- Post-Brexit recovery rally drives many UK stocks higher
- We are seeing potential overbought levels in UK exporters
- Sterling, UK exporters likely to come down from recent highs
The UK's benchmark equities index has soared after an initial post-Brexit
plunge, but the rally is not likely to last. Photo: iStock
By Peter Garnry
The FTSE 100 (UK100.I) is trading at the highest levels seen since August 2015 and is now 3.3% higher than the closing price prior to last Friday's Brexit vote.
The rally has been driven by high index weight stocks such as AstraZeneca (14.4%), British American Tobacco (14.4%), Diageo (14.3%), Unilever (13.6%), GlaxoSmithKline (11.3%) and BP (14.6%).
As expected, and something we highlighted in our pre-Brexit analyses, pharmaceuticals and consumer stocks with high non-UK shares of total revenue are outperforming all other segments. The moves, however, seem extreme now and we feel that many of these names are potential short candidates (either outright or hedged).
The two best performers in the FTSE 100 are Fresnillo, up 36.4%, and Randgold Resources, which is up 34.2% as gold is being rebalanced to higher portfolio weights across many institutional investors.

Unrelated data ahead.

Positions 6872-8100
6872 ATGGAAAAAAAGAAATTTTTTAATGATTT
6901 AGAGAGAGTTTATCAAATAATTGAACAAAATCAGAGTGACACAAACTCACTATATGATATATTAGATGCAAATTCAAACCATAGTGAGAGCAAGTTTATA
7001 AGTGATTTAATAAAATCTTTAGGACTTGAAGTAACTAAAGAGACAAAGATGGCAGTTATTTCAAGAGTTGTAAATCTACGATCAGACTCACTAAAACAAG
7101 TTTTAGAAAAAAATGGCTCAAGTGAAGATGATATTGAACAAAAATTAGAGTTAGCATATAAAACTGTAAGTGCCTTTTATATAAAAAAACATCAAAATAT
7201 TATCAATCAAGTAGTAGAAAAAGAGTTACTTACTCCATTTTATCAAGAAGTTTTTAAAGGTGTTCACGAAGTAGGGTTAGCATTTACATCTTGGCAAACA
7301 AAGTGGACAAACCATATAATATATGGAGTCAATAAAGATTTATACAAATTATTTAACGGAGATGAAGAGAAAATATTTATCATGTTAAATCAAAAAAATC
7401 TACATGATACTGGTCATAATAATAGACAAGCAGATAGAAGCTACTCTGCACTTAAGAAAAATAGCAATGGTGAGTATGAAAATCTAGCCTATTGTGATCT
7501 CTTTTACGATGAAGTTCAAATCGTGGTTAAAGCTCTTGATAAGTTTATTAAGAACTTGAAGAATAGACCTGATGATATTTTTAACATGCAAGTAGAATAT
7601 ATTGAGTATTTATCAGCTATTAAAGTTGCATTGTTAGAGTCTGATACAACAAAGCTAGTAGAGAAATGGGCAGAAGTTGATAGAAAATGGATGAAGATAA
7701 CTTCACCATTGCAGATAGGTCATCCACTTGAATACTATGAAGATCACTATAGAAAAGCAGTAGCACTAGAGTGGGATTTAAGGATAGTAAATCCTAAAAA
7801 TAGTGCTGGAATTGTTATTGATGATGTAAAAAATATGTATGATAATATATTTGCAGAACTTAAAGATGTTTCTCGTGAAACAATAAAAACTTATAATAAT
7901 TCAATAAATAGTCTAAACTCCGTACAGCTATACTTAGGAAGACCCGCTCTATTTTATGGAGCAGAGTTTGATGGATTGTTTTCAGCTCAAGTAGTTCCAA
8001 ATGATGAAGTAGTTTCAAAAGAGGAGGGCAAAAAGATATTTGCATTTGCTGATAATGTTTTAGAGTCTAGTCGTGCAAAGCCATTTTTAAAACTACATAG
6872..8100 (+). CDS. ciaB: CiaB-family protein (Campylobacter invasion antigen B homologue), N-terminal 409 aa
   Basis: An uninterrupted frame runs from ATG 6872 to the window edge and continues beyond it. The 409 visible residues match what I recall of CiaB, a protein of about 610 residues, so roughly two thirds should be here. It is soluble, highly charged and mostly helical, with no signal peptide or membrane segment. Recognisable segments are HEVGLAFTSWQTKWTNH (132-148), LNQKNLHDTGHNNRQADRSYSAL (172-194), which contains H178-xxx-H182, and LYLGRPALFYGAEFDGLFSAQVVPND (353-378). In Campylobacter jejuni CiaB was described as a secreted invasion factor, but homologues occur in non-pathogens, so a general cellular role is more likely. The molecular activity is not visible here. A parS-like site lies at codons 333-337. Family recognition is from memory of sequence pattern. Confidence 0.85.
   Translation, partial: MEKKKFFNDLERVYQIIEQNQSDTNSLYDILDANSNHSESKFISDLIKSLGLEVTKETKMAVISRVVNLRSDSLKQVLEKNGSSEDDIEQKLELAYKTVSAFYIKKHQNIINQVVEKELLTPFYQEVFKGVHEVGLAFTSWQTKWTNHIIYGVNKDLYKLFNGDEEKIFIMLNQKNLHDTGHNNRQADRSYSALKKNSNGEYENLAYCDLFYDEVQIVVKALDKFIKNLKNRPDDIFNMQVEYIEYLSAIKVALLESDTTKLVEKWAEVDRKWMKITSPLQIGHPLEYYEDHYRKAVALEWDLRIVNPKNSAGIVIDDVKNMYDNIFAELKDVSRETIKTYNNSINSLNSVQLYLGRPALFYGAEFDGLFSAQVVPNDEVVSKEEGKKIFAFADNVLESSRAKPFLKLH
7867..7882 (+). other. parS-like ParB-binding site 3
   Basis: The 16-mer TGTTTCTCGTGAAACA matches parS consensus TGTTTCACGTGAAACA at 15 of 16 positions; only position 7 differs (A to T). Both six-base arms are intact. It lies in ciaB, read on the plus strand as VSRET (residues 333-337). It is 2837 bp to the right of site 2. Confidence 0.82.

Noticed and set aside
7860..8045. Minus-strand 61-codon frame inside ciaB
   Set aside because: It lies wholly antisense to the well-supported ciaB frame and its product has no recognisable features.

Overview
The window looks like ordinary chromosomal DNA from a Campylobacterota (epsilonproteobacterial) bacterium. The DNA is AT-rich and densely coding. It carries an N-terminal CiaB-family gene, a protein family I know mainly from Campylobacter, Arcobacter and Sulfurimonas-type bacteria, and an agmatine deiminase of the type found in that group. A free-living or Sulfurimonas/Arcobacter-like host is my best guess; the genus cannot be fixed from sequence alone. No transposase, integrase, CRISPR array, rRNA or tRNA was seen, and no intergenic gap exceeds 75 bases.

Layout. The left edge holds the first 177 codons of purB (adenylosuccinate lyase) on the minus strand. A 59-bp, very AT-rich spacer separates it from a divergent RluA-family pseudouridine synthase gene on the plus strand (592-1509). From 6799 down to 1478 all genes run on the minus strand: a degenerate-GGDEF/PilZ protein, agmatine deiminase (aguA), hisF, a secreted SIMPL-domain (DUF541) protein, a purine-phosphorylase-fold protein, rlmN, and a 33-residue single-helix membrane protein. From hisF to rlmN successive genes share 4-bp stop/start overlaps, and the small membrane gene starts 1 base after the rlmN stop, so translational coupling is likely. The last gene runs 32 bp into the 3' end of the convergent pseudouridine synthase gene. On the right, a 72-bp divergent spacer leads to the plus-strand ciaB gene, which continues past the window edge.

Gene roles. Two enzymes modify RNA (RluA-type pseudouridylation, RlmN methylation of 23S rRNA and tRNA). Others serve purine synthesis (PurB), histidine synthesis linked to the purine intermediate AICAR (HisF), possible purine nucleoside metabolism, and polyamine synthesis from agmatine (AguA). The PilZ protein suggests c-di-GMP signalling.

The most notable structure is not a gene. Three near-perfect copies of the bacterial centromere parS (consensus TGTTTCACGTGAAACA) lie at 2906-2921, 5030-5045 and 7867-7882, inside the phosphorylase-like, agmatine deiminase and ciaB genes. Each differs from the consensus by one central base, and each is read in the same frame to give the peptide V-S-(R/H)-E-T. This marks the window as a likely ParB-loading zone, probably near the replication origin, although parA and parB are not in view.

However, the rally seems a bit out of touch with the underlying fundamentals. The regression plot below shows the last two years of log weekly prices (Randgold versus gold spot) and it’s very clear that the current price in Randgold is significantly above normal; thus Randgold seems like a potential short candidate.
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Source: Saxo Bank
The GBP trade-weighted spot index is down 9.2% since Brexit so the positive reaction in many of the UK export stocks makes sense.
Investors have to remember, however, that currency shocks are often temporary and do not have lasting impacts on future cash flows. In most cases among major currency pairs, large shocks quickly find a new equilibrium or revert back to a mean level.
Deutsche Bank GBP trade-weighted index spot:
Source: Saxo Bank
From our perspective, the most likely scenario that a lot of flow takes place with foreign investors scaling back their GBP exposure simply driven by risk management rules.
As a result, the GBP moves are driven a lot by liquidity effects and those are likely softened by Bank of England actions in the currency market. As the flow slows down, we would expect a reversal in the GBP and export shares coming down again.
— Edited by Michael McKenna
Peter Garnry is head of equity strategy at Saxo Bank